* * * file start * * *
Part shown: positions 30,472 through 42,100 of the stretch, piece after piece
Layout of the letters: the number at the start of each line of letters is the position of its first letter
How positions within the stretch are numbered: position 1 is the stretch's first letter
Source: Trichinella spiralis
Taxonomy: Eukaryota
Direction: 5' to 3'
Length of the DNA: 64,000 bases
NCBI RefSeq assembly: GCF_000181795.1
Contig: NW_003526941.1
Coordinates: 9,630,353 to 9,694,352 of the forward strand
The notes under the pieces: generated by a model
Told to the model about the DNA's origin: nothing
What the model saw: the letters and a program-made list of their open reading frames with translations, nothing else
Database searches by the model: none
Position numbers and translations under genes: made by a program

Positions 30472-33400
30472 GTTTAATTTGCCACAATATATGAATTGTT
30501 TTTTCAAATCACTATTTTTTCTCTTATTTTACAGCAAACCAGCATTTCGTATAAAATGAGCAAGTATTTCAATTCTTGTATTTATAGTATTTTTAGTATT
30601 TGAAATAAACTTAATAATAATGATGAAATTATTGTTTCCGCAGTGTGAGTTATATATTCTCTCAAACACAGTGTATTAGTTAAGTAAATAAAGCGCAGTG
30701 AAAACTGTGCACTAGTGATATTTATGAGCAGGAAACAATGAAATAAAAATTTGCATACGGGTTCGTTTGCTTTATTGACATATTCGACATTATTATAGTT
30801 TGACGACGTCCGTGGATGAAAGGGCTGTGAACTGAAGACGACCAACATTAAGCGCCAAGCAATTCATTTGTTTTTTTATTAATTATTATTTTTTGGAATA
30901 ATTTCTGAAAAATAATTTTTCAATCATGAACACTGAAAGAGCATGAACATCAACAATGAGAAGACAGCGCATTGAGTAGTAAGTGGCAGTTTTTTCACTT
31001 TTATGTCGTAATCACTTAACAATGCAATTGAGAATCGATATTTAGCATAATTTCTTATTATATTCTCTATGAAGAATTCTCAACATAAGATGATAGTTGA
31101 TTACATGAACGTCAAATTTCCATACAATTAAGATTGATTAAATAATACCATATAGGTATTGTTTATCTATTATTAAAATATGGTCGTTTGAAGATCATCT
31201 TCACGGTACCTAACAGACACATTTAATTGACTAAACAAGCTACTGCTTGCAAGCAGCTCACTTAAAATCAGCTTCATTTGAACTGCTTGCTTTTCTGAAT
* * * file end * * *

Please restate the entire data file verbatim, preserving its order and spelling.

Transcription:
Part shown: positions 30,472 through 42,100 of the stretch, piece after piece
Layout of the letters: the number at the start of each line of letters is the position of its first letter
How positions within the stretch are numbered: position 1 is the stretch's first letter
Source: Trichinella spiralis
Taxonomy: Eukaryota
Direction: 5' to 3'
Length of the DNA: 64,000 bases
NCBI RefSeq assembly: GCF_000181795.1
Contig: NW_003526941.1
Coordinates: 9,630,353 to 9,694,352 of the forward strand
The notes under the pieces: generated by a model
Told to the model about the DNA's origin: nothing
What the model saw: the letters and a program-made list of their open reading frames with translations, nothing else
Database searches by the model: none
Position numbers and translations under genes: made by a program

Positions 30472-33400
30472 GTTTAATTTGCCACAATATATGAATTGTT
30501 TTTTCAAATCACTATTTTTTCTCTTATTTTACAGCAAACCAGCATTTCGTATAAAATGAGCAAGTATTTCAATTCTTGTATTTATAGTATTTTTAGTATT
30601 TGAAATAAACTTAATAATAATGATGAAATTATTGTTTCCGCAGTGTGAGTTATATATTCTCTCAAACACAGTGTATTAGTTAAGTAAATAAAGCGCAGTG
30701 AAAACTGTGCACTAGTGATATTTATGAGCAGGAAACAATGAAATAAAAATTTGCATACGGGTTCGTTTGCTTTATTGACATATTCGACATTATTATAGTT
30801 TGACGACGTCCGTGGATGAAAGGGCTGTGAACTGAAGACGACCAACATTAAGCGCCAAGCAATTCATTTGTTTTTTTATTAATTATTATTTTTTGGAATA
30901 ATTTCTGAAAAATAATTTTTCAATCATGAACACTGAAAGAGCATGAACATCAACAATGAGAAGACAGCGCATTGAGTAGTAAGTGGCAGTTTTTTCACTT
31001 TTATGTCGTAATCACTTAACAATGCAATTGAGAATCGATATTTAGCATAATTTCTTATTATATTCTCTATGAAGAATTCTCAACATAAGATGATAGTTGA
31101 TTACATGAACGTCAAATTTCCATACAATTAAGATTGATTAAATAATACCATATAGGTATTGTTTATCTATTATTAAAATATGGTCGTTTGAAGATCATCT
31201 TCACGGTACCTAACAGACACATTTAATTGACTAAACAAGCTACTGCTTGCAAGCAGCTCACTTAAAATCAGCTTCATTTGAACTGCTTGCTTTTCTGAAT